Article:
The primary purpose of this dissertation study is to examine the impact parent involvement has on the academic success of children termed at-risk and the important role a school plays in promoting and achieving students' desired goals. Specifically, it will investigate the effectiveness of the Parent Institute for Quality Education (PIQE) program and its potential impact on creating a college-going culture for the parents and communities who attend. The program collaborated with school officials and provided informative sessions focused on parent empowerment and college preparation for the parents of at-risk students. A close analysis of role model leadership was also conducted.
This qualitative study was closely guided by two research questions: first, "What are the conditions that create a middle school college-going culture for Latino Spanish-speaking parents of at-risk youth," including (a) what impact, if any, does a program like PIQE have on creating a college-going culture; and (b) what impact does role model leadership have on creating a college-going culture? Also, "What do Latino Spanish-speaking parents of at-risk youth perceive as barriers that impact their children's educational success?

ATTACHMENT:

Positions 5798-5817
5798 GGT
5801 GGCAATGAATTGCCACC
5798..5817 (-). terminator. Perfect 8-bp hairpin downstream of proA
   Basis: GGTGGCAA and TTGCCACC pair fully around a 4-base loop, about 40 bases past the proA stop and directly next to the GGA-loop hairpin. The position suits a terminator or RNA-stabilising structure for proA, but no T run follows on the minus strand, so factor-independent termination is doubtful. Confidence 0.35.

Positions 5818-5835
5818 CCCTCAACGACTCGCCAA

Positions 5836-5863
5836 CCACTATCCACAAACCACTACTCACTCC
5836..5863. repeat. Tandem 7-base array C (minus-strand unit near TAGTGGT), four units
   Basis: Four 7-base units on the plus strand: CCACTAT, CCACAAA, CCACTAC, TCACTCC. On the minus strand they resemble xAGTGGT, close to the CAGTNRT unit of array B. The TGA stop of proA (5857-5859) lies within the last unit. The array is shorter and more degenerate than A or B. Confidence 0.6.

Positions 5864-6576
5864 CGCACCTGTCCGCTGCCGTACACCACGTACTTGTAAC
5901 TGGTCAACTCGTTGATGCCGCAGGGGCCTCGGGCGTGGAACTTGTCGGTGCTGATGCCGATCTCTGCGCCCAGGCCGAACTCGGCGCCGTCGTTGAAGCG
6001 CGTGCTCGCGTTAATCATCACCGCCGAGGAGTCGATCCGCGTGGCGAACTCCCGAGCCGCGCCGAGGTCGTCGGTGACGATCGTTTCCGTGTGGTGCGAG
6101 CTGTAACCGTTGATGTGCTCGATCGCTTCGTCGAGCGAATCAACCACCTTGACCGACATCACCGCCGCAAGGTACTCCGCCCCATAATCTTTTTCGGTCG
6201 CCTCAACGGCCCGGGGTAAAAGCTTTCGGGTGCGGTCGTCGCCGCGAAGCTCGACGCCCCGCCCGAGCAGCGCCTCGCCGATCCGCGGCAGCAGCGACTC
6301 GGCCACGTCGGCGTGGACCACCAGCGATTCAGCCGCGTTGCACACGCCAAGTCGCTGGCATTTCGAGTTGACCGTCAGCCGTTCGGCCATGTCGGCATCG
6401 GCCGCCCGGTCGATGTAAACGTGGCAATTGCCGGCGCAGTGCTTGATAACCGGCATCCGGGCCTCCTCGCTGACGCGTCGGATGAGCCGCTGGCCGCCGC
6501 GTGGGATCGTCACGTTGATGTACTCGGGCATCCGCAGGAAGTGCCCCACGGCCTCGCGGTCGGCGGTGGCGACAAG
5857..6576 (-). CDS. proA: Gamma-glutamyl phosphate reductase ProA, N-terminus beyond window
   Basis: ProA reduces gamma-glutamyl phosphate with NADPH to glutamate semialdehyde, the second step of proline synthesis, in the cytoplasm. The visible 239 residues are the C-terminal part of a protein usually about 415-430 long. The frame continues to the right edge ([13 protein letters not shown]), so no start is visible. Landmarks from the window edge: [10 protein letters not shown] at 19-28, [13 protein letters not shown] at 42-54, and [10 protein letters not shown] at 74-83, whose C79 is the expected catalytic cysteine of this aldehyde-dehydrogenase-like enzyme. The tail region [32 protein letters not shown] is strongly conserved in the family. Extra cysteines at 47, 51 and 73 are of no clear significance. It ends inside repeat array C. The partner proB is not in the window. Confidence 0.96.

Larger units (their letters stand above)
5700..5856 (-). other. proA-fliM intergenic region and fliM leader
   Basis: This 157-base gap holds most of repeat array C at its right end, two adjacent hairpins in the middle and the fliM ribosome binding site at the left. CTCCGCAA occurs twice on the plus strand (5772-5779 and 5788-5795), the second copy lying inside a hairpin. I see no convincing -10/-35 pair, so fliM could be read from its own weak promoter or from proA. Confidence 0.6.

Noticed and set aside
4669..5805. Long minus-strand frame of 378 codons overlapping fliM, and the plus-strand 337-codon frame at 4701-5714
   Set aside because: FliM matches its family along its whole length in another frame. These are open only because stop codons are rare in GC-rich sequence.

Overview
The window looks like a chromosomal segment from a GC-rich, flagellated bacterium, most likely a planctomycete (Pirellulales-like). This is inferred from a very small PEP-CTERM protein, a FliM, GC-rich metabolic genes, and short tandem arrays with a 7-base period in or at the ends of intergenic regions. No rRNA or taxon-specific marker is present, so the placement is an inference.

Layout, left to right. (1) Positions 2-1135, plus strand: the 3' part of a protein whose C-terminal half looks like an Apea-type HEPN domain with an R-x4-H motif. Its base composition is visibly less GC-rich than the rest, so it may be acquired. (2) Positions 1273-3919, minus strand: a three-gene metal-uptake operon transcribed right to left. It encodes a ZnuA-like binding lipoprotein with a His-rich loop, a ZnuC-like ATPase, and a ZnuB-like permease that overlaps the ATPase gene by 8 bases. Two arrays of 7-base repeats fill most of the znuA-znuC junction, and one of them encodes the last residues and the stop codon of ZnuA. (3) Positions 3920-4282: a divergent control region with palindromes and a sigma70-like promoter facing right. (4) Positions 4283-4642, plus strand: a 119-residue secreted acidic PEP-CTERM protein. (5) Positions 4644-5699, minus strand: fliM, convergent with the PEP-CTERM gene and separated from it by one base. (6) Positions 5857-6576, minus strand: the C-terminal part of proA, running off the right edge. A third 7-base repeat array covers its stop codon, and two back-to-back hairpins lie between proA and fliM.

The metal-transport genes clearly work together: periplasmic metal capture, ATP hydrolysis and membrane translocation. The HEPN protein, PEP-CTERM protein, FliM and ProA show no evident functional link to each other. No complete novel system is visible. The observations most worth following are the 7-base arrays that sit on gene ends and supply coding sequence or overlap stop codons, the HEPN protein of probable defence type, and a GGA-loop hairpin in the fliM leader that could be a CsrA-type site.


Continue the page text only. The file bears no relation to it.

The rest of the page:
After careful analysis of questionnaires, parent interviews, observations of PIQE weekly workshops, and field notes taken by the researcher, four key findings were ascertained. The research conducted found four major findings:
First, specific attributes of the PIQE program added to the creation of a college-going culture and created the conditions for parents to feel empowered to advocate for their middle school children. These attributes included the use of primary language in all oral and written communication; the use of small, collaborative discussion groups; and, open and respectful dialogue. Second, the PIQE program assisted in the creation of a college-going culture. Third, Latino Spanish-speaking parents reported significant barriers with regard to their belief that college is attainable for their child. These included college costs, documented status, language, and knowledge of the U.S. educational system. Fourth, parents perceived role model leadership as assisting with the creation of a college-going culture.
|School:||California State University, Fullerton|
|School Location:||United States -- California|
|Source:||DAI-A 75/10(E), Dissertation Abstracts International|
|Subjects:||Middle School education|
|Keywords:||College - Going Culture, Middle School At-Risk, Parent Participation|
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